If he's doing the encrypting then he can read them.
RickyRifle  [Member]
4/13/2012 4:52:50 PM

Originally Posted By Layer60:
Originally Posted By Metallurgist:
US gov: good luck with that.



Meh.

At least make them work for it:

"Even if Calyx encrypts everything, the surveillance arms of the FBI and the bureau's lesser-known counterparts will still have other legal means to eavesdrop on Americans, of course. Police can remotely install spyware on a suspect's computer. Or install keyloggers by breaking into a home or office. Or, as the Secret Service outlined at last year's RSA conference, they can try to guess passwords and conduct physical surveillance.

That prospect doesn't exactly please the FBI. ..."



AR4U  [Team Member]
4/13/2012 4:53:23 PM
Originally Posted By c0t0d0s0:
Originally Posted By Foxnews_FTW:
IMHO he could totally run it for profit with similar services/pricing when compared to other ISPs, with the sole difference being privacy- and he would make bank.


Or it could be a subsidiary of the MPAA and just trying to get direct access to your usage.


Seems like the guy has gone through a lot just for it to be a MPAA setup.
RickyRifle  [Member]
4/13/2012 4:56:48 PM

Originally Posted By AR4U:
Originally Posted By c0t0d0s0:
Originally Posted By Foxnews_FTW:
IMHO he could totally run it for profit with similar services/pricing when compared to other ISPs, with the sole difference being privacy- and he would make bank.


Or it could be a subsidiary of the MPAA and just trying to get direct access to your usage.


Seems like the guy has gone through a lot just for it to be a MPAA setup.

Yeah, you'd think they'd go after some easier targets by setting up some honeytrap torrents.
AR4U  [Team Member]
4/13/2012 5:01:42 PM
Originally Posted By RickyRifle:

Originally Posted By AR4U:
Originally Posted By c0t0d0s0:
Originally Posted By Foxnews_FTW:
IMHO he could totally run it for profit with similar services/pricing when compared to other ISPs, with the sole difference being privacy- and he would make bank.


Or it could be a subsidiary of the MPAA and just trying to get direct access to your usage.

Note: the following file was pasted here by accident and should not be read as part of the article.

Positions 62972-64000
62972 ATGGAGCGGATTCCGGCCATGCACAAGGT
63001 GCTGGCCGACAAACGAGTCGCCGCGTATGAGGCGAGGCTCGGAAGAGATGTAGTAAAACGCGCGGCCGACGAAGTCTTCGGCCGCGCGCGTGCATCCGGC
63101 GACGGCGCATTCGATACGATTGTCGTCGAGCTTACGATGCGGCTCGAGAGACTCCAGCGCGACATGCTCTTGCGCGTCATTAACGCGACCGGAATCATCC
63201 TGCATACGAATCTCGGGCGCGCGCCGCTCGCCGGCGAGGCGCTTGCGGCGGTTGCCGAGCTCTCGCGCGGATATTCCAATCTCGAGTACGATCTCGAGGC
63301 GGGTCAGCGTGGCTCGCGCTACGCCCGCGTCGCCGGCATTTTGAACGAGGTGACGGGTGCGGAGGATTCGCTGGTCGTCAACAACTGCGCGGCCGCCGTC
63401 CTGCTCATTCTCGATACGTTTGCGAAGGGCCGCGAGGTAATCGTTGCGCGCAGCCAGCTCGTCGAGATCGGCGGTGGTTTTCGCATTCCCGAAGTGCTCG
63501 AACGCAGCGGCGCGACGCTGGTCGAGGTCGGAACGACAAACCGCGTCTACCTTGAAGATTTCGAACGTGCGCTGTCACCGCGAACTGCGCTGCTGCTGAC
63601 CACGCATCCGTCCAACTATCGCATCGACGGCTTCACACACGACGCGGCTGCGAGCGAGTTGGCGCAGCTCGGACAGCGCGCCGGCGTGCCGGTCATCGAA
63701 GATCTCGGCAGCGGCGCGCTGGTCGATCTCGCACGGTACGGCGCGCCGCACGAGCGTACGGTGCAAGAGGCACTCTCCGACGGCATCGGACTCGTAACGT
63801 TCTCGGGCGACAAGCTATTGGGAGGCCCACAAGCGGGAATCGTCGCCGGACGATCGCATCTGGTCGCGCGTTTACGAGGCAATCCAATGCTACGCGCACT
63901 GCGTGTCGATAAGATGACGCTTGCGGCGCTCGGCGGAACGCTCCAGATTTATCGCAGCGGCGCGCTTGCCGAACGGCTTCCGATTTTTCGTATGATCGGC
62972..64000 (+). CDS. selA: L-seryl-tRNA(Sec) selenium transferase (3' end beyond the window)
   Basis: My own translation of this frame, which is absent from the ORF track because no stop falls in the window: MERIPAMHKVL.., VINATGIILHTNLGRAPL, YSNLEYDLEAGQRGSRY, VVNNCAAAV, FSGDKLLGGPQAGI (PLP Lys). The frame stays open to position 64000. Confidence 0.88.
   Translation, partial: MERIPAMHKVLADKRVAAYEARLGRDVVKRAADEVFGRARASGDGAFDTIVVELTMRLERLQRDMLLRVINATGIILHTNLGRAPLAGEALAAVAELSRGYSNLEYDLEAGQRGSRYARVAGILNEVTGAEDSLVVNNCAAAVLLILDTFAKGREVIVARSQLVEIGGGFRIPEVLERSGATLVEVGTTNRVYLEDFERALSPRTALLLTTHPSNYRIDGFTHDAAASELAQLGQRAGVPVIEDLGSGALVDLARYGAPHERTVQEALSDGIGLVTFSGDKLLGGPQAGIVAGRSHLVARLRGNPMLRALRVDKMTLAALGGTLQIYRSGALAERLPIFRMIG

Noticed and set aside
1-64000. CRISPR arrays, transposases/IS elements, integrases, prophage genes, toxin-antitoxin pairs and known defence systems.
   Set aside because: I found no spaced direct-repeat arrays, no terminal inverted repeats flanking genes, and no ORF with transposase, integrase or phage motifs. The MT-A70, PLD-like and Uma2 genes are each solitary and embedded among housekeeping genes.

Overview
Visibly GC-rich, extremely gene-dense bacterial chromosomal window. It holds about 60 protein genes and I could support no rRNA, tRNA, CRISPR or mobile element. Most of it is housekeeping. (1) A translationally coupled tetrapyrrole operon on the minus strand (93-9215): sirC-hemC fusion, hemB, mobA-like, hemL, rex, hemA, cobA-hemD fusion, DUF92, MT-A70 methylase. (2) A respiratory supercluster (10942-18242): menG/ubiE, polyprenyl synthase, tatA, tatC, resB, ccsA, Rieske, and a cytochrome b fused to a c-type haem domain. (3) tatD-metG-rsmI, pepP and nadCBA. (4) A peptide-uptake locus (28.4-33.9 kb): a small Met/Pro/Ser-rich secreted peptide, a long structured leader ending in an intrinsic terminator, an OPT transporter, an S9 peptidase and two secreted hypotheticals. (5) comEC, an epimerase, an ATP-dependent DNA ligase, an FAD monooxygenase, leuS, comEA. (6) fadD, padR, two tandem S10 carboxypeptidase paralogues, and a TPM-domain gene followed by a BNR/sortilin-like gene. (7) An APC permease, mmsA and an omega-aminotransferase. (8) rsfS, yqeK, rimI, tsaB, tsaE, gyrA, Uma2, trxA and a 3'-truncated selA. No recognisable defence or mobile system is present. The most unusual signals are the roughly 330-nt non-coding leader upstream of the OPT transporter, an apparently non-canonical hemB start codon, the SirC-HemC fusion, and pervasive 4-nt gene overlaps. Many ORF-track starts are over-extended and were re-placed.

Seems like the guy has gone through a lot just for it to be a MPAA setup.

Yeah, you'd think they'd go after some easier targets by setting up some honeytrap torrents.


Those people should be arrested for extortion, and possibly RICO.
RickyRifle  [Member]
4/13/2012 5:05:48 PM
Man, I figured this thread would be a libertarian vs neo-con slugfest by now. Does Dave-A still post? I've been out of the loop for a while.



Anyway, here's the link mentioned in the article to the guys fundraising site for getting this project off the ground:

http://www.indiegogo.com/calyx


TheJacket  [Member]
4/13/2012 5:38:01 PM
I wish I was in a position to contribute towards his effort.

RJGatling  [Member]
4/13/2012 9:46:08 PM
Originally Posted By RickyRifle:
Man, I figured this thread would be a libertarian vs neo-con slugfest by now. Does Dave-A still post? I've been out of the loop for a while.



Anyway, here's the link mentioned in the article to the guys fundraising site for getting this project off the ground:

http://www.indiegogo.com/calyx




Dave's not here, man.
RickyRifle  [Member]
4/13/2012 11:49:37 PM

Originally Posted By TheJacket:
I wish I was in a position to contribute towards his effort.


After reading this, I decided to make a donation:

http://www.infoworld.com/d/data-center/your-privacy-sci-fi-fantasy-189330




Waveform  [Team Member]
4/13/2012 11:54:27 PM
Good to hear.
Slavac  [Team Member]
4/14/2012 12:05:56 AM
Dupe, but a worthy dupe.

http://www.ar15.com/forums/t_1_5/1310586_Internet_Provider_Plans__Secure__ISP_Project.html